6 March 2019, Windsor ON
For Immediate Release

A new study recently published in the scientific journal ‘Canadian Field-Naturalist’ provides shocking new
evidence about the declining state of wildlife in Windsor and Essex County. Last year Jonathan Choquette, a conservation
biologist with Wildlife Preservation Canada, along with co-author Eric Jolin set out to re-evaluate the local status of reptiles
and amphibians, also known collectively as herpetofauna, or ‘herps’ for short. “Many people aren’t aware that Essex
County supports a very unique group of herpetofauna in Canada. In fact, we are home to the only Canadian populations of
three kinds of snakes and salamanders. In spite of this, the state of these animals as a group hasn’t been assessed locally
since the 1980s! With the ongoing destruction of natural habitats, as well as an increase in citizen science efforts, it was
time for a re-evaluation”, says Choquette.

The two authors went about assembling data from observations submitted to provincial databases over the last 20
years and followed similar methods applied in the 1983 evaluation, which was completed by the regional conservation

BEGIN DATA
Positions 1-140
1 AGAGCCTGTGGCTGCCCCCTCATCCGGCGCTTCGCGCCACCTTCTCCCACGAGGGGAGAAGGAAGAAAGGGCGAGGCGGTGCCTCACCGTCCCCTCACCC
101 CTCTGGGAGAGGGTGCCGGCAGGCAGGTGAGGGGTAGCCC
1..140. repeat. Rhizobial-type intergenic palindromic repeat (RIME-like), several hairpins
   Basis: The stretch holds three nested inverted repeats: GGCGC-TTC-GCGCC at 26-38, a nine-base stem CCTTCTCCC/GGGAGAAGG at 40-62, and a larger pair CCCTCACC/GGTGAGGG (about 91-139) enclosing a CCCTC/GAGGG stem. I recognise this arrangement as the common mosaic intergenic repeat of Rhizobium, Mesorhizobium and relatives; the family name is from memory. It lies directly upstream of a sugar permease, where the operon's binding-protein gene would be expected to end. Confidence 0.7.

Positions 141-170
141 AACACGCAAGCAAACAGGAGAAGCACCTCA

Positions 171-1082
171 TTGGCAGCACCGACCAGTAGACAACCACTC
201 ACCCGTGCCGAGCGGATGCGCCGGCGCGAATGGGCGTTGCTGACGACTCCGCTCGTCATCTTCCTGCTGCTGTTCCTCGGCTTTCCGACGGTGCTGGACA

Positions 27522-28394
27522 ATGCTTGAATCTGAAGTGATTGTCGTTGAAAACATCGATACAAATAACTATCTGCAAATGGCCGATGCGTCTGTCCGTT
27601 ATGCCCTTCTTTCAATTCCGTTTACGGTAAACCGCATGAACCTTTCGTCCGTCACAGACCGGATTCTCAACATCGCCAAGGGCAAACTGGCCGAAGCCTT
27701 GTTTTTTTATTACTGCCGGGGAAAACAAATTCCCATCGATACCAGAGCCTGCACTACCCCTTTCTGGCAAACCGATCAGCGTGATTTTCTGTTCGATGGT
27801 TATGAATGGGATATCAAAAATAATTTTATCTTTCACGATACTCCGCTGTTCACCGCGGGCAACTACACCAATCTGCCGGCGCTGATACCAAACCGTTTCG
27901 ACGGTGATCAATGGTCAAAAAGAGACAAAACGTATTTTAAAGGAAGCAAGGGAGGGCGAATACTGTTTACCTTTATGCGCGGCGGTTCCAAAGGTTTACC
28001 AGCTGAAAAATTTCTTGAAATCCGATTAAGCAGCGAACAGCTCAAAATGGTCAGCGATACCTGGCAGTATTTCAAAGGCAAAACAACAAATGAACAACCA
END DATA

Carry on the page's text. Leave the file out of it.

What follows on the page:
authority biologist of the time. What they found was sobering: A whopping 62% of the reptile and amphibian species
historically found in Windsor and Essex County are now either locally extinct, or have extremely limited ranges. That
works out to 13 species already lost, and another 13 species so rare in the Essex region that they are at increased risk of
going extinct locally. Snakes, lizards and salamanders were hit the hardest. This is important because extinction of a species
from Canada doesn’t necessarily happen all at once; rather, it is a process which takes place one local population at a time.
And for some species, like the small-mouthed salamander, the last Canadian population is right here in Windsor/Essex.

Where have all the animals gone? With only 6.5% natural area cover in the Essex region, loss of wetlands, prairies
and forests continues to be a major problem for these creatures. Choquette adds, “Our study identified areas of the region
where the greatest number of species can still be found, including parts of west Windsor. We recommend that conservation
efforts be focused in those areas to protect and recover the few reptiles and amphibians that remain, and, hopefully, prevent
future losses”.